Writing is like a game of Scrabble…you need the right letters to make the right words…


 I am a notorious wordsmith; this is my obsession.

I agonize over a conjunction or a preposition.

Adjectives are dear friends to me,

But my descriptive pals must let me see

A word painting come to life on the page!

I don’t count the words to set my gauge

Of whether I’ve said enough or way too much.

I brainstorm the words in a mad rush,

Then go back to the start and begin again.

I cut and I add, question and doubt, change and rearrange.

It’s like a Scrabble game; you make the words fit

With the luck of the draw, bit by bit,

Combined with the letters on the gameboard in play

To select words in a new and different way.

Such is the story and frank admission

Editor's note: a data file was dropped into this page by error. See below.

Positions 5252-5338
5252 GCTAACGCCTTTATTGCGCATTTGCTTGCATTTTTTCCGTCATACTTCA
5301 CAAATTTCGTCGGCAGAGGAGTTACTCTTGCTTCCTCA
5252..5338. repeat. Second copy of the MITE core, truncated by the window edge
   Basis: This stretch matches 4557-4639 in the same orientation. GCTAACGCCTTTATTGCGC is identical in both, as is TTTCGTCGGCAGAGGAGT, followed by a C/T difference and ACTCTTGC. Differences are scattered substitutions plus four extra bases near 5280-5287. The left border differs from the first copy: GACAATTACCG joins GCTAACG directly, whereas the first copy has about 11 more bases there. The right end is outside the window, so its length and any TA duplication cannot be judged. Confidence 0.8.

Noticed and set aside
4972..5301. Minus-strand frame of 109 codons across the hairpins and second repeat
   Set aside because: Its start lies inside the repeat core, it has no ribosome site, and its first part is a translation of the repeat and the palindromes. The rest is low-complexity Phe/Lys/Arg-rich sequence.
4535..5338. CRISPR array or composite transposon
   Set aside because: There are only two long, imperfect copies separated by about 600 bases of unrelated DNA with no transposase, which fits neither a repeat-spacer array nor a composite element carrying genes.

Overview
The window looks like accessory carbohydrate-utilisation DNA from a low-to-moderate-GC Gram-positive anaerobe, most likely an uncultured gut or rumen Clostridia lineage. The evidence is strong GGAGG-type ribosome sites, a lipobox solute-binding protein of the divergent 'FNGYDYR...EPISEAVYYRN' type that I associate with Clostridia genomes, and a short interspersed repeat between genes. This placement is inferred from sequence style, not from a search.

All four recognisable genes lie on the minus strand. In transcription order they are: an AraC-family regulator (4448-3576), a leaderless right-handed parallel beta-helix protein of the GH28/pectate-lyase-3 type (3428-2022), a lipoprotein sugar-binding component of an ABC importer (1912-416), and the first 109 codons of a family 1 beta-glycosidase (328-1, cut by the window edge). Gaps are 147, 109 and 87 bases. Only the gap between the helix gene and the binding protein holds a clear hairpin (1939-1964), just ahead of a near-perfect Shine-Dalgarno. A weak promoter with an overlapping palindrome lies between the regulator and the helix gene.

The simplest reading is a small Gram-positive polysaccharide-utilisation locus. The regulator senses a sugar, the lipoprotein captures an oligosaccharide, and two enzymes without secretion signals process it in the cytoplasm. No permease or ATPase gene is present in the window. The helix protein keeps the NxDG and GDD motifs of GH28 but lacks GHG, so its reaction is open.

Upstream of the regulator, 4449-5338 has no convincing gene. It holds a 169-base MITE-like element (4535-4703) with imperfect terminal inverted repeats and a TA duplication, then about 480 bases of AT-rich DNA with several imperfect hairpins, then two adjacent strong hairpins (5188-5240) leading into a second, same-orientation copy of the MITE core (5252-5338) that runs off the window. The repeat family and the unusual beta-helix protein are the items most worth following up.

Of a writer of words with a crazed obsession.

Deborah A. Bowman, wordsmith

Writing, printing, editing, and proofreading are essential to each other, but they’re totally different disciplines.


Everyone’s set of skills are different. It’s what makes the world go round. What you do well and I do well should complement each other. That’s a great way to keep harmony and peace in the world.

My life has been centered around the written word and training my eye to see discrepancies, typos, inconsistencies, errors, grammar, spelling, and format. I guess that makes me the bad guy to many writers. But I also wear a white hat. I want to present someone else’s thoughts, prose, poetry, songs, and business/advertising materials to show off the author, not the editor. I’m in the background, and I enjoy that role.

Just in the past year or so, I’ve finally finished that novel that had been collecting dust for some time, started a series of novellas, and started using my own by-line on fiction, my first and true love, instead of newspaper articles and a short, yet heartfelt, acknowledgement when I was the “ghost”.